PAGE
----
- The Washington Times - Tuesday, August 29, 2000

Slippery slope

"A clear majority of the American public opposes same-sex marriage, a social reform already making headway in a number of states. And yet this opposition, though real, is by and large silent… .

"Although most Americans are indeed opposed to the legalization of same-sex marriage, large numbers of these same Americans do not consider homosexuality itself a sin, and they welcome greater tolerance for homosexuals. Favoring equality, they do not wish to see anyone denied rights. It is the seeming ambiguity in this position that has been seized upon by activists to stigmatize any opposition to same-sex marriage as evidence of homophobia, or prejudice against homosexuals per se.

"But a fairer way of putting it would be to say that we have allowed a muddled understanding of democracy to subvert our capacity to speak on behalf of those human forms and traditions upon which democracy itself crucially depends… .

"Once gay male couples with open sexual relationships or lesbian couples with de-facto families are legally married, the way will be open to even more imaginative combinations. On what grounds, for instance, could the sperm donor and aging rock star David Crosby be denied the right to join in matrimony with both the lesbian rock singer Melissa Etheridge and her lover Julie Cypher, the 'mothers' of his child?"

Stanley N. Kurtz, writing on "What Is Wrong with Gay Marriage," in the September issue of Commentary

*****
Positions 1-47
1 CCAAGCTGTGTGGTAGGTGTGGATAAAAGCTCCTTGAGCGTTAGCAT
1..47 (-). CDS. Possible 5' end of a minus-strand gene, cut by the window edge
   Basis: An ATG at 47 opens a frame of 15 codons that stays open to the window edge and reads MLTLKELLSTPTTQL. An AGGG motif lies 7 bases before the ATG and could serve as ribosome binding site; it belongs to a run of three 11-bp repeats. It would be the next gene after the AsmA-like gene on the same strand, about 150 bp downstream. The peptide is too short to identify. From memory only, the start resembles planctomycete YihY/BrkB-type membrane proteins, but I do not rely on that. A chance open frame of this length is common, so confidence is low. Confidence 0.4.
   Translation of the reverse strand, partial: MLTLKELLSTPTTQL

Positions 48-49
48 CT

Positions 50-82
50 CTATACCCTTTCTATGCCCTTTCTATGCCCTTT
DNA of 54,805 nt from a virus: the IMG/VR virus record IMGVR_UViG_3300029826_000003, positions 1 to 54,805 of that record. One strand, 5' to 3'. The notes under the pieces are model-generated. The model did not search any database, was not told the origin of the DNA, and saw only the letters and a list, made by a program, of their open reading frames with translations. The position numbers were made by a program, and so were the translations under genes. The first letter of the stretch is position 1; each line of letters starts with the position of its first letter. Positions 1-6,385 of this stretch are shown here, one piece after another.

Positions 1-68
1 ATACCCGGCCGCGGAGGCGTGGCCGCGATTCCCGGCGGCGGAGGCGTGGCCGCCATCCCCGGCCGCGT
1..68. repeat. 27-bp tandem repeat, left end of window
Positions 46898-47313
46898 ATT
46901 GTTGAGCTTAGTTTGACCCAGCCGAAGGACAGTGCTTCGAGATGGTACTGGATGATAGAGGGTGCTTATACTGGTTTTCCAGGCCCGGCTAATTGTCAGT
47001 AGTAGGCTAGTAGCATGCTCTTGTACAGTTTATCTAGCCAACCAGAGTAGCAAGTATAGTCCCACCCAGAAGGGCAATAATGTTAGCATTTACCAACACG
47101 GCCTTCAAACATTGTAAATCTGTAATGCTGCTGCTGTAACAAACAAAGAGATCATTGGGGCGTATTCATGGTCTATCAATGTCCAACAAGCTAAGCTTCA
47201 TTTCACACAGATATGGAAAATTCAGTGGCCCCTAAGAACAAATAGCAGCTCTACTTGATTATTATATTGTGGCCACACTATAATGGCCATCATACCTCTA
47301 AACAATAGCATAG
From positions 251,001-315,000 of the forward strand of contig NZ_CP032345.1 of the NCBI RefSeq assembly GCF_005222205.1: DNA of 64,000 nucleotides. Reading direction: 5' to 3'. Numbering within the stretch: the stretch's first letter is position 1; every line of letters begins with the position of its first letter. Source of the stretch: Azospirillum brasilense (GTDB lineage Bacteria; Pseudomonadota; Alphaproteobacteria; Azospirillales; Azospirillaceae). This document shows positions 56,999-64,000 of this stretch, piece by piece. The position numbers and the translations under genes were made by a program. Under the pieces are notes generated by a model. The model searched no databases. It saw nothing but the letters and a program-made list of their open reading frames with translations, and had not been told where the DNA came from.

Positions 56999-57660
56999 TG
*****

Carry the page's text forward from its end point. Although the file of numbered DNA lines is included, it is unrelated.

Education clique

"Education, at the top, is a very small world, resembling nothing so much as an American high school where rival cliques vie for power and prestige.

"Everyone knows everyone else, having served at some point on the same blue-ribbon panels, attended the same academic conferences or even taught in the same schools.

"For more than a century, writes Diane Ravitch in her new book, 'Left Back,' the 'in' crowd has been the 'progressive' educators, the inheritors of a tradition that began with John Dewey… .

"Opposing them has been a smaller band of conservatives who have set up their own clubs and think tanks. The animosity between the two has often rivaled that between the jocks and the nerds… .

"As a matter of theory, Ravitch's case against progressives is persuasive. 'Time and again,' she writes, 'experts urged the schools to de-emphasize reading, writing, history, mathematics and science; to drop foreign languages; to replace history with social studies; to eliminate high-quality literature and substitute for it uninspired scraps from textbooks; and to teach only what was useful and immediately functional.'

"Her method is to hang prominent theorists with their own words … as they describe in sometimes shockingly undemocratic terms how the country's 'army of incapables' can't be expected to achieve even basic literacy or numeracy."

Sara Mosle, writing on "The Fourth R," in Sunday's New York Times Book Review

Rudy's wisdom

"The hardest part is hanging around with all these young kids. I don't even know what MTV means, you know… . Trying to keep them all shut up is hard. If they'd listen to me, they'd all have haircuts and … we'd be in formation in the morning and all that kind of stuff. But they're not going to do that. I gotta fit in, not them, you know, there's more of them that there is of me… .

"I don't agree with, uh, babies out of wedlock, that kind of garbage, you know. Half of the problem they got in this country today, there's no family life, and then they're blaming the schools. It starts way before them kids go to school. They need a family. They need somebody beatin' 'em in the head."

Rudy Boesch, of the CBS hit "Survivor," quoted in the Sept. 1 issue of Entertainment Weekly

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